In their short lives, the three young North Korean refugees recently released in Laos have been unluckier than most North Korean refugees and bad fortune has dogged every step.
Choi Hyok and his sister lost their parents in the 1990s, when more than 1m died of famine under Kim Jong-il’s dictatorship. They were reduced to begging in the streets of Hoeryong in one of the poorest parts of North Korea, on the border with China.
“I was always very hungry, cold, worked hard and was beaten all over my body when I was a beggar,” the boy recalled. “All our relatives were too poor to help us,” his sister said, “so we escaped to China in 2005.”
There they met Choi Hyang-mi, whose father had died in the 1990s and who fled to China across the Tumen river in December, 2003. She appears to suffer from a congenital heart complaint, made worse by malnutrition and stress.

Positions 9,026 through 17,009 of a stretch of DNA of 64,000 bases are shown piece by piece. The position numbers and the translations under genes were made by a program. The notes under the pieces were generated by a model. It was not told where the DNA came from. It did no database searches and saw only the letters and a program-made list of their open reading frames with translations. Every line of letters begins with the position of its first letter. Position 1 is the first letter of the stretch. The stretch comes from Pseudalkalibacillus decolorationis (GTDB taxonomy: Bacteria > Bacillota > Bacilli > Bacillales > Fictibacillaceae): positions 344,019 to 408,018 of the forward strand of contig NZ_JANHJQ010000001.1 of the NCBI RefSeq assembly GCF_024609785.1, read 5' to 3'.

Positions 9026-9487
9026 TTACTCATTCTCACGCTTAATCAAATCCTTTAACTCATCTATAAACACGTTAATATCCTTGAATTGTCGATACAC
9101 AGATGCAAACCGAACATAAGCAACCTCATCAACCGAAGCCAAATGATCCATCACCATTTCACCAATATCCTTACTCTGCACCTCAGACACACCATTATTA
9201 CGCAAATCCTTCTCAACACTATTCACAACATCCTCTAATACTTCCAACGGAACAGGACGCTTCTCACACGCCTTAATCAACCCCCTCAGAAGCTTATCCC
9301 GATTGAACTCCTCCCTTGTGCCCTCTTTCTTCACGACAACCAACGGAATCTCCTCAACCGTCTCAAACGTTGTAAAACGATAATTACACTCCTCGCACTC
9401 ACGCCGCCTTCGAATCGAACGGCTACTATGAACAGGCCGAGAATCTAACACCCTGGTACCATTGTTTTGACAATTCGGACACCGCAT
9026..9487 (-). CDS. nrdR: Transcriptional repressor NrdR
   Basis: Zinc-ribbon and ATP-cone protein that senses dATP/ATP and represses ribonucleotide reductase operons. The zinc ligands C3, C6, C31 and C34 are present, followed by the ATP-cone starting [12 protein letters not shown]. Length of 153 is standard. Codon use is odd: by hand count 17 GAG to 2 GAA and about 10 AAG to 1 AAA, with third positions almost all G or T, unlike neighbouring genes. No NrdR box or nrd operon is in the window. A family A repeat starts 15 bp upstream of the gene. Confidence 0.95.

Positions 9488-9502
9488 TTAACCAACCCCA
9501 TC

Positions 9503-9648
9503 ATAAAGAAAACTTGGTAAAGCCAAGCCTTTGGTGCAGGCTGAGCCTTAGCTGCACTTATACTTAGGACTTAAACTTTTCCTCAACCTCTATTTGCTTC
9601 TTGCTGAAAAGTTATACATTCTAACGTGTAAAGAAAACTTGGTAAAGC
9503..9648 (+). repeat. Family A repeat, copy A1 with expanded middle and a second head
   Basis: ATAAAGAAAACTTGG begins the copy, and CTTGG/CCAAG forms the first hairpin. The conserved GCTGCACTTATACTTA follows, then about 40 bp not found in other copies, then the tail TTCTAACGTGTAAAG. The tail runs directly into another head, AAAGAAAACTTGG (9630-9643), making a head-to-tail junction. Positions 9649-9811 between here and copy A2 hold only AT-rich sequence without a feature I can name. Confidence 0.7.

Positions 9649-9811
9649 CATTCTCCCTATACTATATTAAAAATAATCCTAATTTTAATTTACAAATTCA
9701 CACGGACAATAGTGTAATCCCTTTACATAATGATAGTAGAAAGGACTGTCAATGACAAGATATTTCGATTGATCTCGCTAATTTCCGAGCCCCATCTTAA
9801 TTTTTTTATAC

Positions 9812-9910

The children came together in the care of a group of Christian missionaries near the city of Shenyang. After months of preparation, they boarded a train to Beijing, with just enough money to get by and two precious phone numbers for Korean Christians in the United States. They evaded document checks in the Chinese capital and caught another train for the long haul down to Kunming, in China’s southwest.
From there they went by bus and taxi to where China blends into Laos under a canopy of tropical jungle. They walked for 10 hours over seven hilltops to reach the first Lao settlement. Then they rode on rickety buses down trails to the Lao capital on the banks of the Mekong.
They were picked up within hours. Their bad luck then turned into terrible misfortune when the Lao authorities allowed three heavyweight “counsellors” from the North Korean embassy to visit them. It was, by the children’s accounts, a terrifying experience.
[Excerpt of an article by Michael Sheridan, The Sunday Times]